TINA_Advanced_Topics.pdf

There are several target functions you can choose

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There are several target functions you can choose depending upon the analysis mode of the optimization (DC or AC). For DC optimization problems, you’ll need DC goal functions. When you click on a meter with the special target selector cursor, a dialog box appears showing several goal functions: Click on the DC Goal Functions… button. Another dialog box appears which allows you to set a DC goal function:
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To optimize to a target Value, enter the desired value. To optimize to a Maximum or Minimum, select the appropriate option. For AC optimization problems, you’ll need AC goal functions. With a meter selected, click on the AC Table… or on the AC Goal Functions… button. The AC Table supports a special AC goal function defined by a series of frequency and amplitude values. Using these frequency-amplitude pairs, an AC transfer function can be defined. You can access other AC goal functions by pressing the AC Goal Functions… button. Here you’ll find Center Frequency, High Pass, Band Pass, and Low Pass target functions, as well as Minimum and Maximum target functions. You can combine these functions, effectively setting more than one criterion. Now that you have established the target details, you must identify the control object(s) and their parameter(s) to be determined by optimization. To select a component, click on the Analysis.Control Object menu item or on the Select Control Object speed button . A special cursor will appear in the schematic editor window, waiting for you to identify the component to which the
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optimized parameter belongs. If you want TINA to optimize using more than one component, repeat the procedure for the other components. When you point at the component and click, TINA will display all of its associated parameters in a dialog window. Highlight the parameter to be determined by the optimization process, press the Select button, and enter the Start and End values for the variation of this component’s value. If the desired parameter belongs to a catalog component, or if it is an excitation attribute, you must first select the semiconductor or waveform type so that you can access the appropriate data sheet. The selected parameter will be varied in the range between the Start and End values while TINA searches for the optimum result at the target. If no optimum is found, then the range will have to be enlarged. If there is more than one optimum case in the range, TINA will only find one of them. If you suspect that this is the case, try using multiple, narrower ranges, each of which has one or fewer optimums. You can use the Remove button to deselect a previously assigned control object or optimization target. Optimization is useful not only in the design of electronic circuits, but in teaching, where you can use it to construct examples and problems. Let us see some examples.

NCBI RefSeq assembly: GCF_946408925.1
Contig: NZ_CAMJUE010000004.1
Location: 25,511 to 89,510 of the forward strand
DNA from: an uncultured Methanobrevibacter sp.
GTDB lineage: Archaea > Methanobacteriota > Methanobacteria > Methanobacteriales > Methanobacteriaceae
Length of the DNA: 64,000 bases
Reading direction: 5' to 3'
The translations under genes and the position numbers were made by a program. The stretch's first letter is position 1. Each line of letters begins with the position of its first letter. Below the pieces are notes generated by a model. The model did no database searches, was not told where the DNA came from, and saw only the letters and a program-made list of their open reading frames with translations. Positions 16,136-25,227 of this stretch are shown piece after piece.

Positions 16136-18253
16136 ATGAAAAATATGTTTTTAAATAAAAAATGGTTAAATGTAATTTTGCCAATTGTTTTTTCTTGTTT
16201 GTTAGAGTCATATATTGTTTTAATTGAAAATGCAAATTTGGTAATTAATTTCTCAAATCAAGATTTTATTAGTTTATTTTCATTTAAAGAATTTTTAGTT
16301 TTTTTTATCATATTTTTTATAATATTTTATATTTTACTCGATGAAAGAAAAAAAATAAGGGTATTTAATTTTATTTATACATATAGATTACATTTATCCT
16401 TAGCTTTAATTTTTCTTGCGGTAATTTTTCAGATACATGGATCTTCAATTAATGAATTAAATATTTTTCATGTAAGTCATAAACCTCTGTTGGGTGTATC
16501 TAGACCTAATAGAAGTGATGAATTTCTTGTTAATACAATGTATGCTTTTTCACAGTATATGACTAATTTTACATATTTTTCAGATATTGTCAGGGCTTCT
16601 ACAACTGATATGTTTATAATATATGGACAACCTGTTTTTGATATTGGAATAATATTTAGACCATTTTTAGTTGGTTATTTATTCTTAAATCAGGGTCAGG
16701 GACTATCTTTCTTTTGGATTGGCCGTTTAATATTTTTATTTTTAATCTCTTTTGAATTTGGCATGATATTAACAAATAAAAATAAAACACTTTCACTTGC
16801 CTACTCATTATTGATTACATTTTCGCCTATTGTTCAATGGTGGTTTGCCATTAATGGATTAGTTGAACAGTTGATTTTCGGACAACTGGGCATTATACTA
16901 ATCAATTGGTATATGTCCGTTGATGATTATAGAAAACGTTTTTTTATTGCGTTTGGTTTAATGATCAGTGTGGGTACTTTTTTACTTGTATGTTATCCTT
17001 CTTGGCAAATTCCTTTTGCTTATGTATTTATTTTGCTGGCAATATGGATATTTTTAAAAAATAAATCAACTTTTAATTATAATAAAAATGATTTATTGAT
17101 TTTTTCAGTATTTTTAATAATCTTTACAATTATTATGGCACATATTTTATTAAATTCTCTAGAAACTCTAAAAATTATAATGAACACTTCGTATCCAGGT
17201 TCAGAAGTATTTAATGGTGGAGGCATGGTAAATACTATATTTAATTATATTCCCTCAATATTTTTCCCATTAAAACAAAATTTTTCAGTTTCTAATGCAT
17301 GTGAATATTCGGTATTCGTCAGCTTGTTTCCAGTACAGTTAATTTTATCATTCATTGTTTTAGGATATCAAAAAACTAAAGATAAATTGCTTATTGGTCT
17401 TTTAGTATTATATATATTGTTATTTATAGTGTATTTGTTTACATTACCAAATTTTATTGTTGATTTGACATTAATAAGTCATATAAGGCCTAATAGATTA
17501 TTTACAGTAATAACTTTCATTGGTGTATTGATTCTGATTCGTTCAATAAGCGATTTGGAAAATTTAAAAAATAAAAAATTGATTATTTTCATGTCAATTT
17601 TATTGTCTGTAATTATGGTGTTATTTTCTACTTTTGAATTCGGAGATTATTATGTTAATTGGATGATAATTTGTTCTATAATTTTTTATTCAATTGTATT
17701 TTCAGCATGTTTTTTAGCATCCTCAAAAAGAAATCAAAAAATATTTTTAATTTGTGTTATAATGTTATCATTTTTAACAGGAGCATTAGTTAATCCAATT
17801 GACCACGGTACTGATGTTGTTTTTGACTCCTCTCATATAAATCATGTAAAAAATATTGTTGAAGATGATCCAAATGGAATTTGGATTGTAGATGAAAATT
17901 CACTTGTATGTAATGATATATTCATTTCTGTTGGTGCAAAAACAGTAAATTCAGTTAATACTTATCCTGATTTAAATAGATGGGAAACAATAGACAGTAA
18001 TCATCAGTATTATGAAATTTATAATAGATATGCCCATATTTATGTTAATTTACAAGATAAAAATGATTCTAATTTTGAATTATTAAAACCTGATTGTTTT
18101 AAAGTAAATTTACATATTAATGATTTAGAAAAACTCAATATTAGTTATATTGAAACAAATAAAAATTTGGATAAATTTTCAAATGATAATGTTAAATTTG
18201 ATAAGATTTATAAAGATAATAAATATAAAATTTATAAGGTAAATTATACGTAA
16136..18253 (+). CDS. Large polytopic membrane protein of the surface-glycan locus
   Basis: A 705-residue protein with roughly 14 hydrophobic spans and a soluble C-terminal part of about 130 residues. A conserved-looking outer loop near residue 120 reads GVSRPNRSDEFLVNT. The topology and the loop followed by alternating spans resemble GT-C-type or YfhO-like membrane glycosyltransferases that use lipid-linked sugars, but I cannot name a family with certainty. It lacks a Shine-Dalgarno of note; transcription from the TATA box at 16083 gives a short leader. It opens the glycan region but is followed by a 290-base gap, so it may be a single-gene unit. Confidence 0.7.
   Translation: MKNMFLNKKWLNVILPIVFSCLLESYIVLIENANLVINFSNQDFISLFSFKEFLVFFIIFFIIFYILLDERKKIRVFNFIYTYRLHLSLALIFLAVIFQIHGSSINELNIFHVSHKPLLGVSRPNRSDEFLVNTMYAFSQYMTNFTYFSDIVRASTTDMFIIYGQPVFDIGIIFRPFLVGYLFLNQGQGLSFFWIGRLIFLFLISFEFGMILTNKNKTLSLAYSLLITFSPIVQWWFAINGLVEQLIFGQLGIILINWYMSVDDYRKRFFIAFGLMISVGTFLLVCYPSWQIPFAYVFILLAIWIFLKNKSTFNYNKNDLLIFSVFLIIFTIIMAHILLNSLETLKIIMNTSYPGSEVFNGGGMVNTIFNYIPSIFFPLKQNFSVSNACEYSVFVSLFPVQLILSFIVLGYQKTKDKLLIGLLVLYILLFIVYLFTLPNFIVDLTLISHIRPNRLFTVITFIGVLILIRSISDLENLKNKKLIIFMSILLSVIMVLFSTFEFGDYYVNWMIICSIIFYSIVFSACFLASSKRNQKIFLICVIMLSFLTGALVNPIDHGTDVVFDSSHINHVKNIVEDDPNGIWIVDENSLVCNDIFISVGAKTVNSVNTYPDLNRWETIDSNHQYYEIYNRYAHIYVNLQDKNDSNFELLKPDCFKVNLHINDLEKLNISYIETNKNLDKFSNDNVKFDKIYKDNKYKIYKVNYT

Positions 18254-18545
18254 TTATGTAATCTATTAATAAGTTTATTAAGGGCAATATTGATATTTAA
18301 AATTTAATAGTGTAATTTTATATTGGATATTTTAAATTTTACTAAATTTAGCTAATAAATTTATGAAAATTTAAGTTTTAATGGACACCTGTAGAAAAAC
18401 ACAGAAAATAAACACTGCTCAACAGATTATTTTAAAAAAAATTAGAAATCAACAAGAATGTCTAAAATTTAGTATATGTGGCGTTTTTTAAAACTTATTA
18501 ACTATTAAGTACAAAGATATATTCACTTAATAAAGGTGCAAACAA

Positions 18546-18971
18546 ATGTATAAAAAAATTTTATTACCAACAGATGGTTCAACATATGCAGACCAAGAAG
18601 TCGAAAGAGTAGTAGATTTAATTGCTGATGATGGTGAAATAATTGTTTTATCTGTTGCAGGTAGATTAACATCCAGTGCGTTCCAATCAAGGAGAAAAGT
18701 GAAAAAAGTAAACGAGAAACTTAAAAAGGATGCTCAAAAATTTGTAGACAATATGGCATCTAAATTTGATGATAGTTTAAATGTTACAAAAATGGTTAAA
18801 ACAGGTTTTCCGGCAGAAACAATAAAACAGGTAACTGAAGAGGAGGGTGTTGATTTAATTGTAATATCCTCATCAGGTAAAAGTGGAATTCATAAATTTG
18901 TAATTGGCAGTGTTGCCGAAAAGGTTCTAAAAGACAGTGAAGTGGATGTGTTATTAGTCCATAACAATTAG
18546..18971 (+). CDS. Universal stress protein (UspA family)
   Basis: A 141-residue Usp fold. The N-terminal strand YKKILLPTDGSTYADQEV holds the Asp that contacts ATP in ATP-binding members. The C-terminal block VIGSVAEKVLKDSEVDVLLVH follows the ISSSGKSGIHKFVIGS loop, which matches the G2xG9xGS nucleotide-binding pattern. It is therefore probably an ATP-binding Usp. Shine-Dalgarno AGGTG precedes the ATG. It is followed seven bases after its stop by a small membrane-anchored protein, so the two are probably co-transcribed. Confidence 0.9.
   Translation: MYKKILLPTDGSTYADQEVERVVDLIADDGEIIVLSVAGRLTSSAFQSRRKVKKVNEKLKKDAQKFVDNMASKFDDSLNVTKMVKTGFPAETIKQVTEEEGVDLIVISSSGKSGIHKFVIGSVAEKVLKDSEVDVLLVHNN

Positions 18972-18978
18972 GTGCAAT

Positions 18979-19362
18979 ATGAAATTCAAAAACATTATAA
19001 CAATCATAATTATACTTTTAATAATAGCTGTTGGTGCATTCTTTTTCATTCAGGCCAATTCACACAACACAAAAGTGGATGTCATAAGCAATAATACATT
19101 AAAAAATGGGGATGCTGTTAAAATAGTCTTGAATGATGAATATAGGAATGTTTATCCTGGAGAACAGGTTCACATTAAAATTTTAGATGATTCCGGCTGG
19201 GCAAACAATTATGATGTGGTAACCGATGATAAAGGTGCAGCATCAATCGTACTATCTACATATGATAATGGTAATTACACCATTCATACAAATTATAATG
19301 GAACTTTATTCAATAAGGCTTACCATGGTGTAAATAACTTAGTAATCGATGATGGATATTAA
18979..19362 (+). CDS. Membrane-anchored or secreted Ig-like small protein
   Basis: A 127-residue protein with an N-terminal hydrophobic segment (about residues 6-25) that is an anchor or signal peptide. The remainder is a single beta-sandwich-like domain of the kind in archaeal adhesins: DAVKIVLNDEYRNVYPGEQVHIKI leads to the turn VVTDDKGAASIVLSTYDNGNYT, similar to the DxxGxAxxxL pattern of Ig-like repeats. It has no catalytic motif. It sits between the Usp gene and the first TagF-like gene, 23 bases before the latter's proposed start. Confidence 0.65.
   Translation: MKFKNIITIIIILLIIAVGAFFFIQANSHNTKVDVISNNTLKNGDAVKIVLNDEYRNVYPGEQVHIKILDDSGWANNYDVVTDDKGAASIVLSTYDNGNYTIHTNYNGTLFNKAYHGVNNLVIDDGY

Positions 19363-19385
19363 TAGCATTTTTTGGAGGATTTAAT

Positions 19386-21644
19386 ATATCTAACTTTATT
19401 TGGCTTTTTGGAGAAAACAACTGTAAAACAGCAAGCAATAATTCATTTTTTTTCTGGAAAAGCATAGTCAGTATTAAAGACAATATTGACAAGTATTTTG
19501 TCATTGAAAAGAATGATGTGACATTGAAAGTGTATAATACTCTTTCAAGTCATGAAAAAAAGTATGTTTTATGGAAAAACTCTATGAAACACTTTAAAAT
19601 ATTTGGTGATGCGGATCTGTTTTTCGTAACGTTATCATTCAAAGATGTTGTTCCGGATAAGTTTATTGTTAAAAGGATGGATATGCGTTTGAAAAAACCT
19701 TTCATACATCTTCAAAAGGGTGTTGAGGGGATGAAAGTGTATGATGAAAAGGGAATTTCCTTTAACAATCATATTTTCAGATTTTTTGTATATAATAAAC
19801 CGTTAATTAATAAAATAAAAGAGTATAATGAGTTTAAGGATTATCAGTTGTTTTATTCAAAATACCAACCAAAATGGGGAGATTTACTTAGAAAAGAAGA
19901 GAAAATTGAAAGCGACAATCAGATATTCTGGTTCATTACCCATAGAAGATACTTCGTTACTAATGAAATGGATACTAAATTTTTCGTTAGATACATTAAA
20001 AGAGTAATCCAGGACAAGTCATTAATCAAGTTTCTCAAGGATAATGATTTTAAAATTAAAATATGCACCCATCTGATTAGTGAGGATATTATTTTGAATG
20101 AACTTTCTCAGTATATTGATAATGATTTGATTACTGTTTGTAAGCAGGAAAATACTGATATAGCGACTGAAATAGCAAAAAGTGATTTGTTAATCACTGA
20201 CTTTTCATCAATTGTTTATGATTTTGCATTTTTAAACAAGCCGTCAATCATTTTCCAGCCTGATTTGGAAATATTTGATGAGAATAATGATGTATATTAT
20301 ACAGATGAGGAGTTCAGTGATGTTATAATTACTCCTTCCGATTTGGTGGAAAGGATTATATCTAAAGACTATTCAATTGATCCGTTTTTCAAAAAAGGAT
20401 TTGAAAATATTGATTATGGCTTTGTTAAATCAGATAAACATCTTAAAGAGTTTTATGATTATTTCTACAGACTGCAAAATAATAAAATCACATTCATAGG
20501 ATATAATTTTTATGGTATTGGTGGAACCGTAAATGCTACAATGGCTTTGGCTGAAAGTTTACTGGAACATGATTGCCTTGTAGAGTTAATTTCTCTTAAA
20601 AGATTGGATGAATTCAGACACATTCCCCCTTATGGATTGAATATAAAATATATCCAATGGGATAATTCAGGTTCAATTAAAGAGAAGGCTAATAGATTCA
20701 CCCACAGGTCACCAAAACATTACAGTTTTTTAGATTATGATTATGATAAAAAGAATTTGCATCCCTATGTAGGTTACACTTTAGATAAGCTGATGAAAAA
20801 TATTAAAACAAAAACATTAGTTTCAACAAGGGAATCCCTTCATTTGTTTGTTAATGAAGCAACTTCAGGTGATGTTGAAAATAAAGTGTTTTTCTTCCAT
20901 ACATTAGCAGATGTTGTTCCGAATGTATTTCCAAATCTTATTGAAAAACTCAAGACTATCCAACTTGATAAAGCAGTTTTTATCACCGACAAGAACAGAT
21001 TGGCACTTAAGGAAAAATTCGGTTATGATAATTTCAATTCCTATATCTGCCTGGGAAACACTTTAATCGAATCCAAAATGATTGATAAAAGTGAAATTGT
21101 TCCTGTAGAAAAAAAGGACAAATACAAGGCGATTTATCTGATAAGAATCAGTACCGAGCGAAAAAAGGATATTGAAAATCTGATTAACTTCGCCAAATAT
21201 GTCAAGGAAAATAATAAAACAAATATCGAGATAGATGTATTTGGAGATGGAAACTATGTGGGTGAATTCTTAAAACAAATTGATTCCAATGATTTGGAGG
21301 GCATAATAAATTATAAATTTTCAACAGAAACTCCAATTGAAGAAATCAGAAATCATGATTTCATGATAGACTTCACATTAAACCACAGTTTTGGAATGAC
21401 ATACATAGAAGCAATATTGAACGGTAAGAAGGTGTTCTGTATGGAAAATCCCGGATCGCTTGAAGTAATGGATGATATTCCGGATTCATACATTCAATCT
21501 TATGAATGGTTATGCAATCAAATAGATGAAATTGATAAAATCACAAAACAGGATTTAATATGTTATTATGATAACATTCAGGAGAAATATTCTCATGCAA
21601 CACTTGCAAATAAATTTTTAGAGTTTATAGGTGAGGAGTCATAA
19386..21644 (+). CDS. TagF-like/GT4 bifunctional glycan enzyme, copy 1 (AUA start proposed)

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Two examples Example 1: Differential Amplifier (DC Optimization) This example illustrates how to use the DC Optimization to set the operating point of a differential amplifier.
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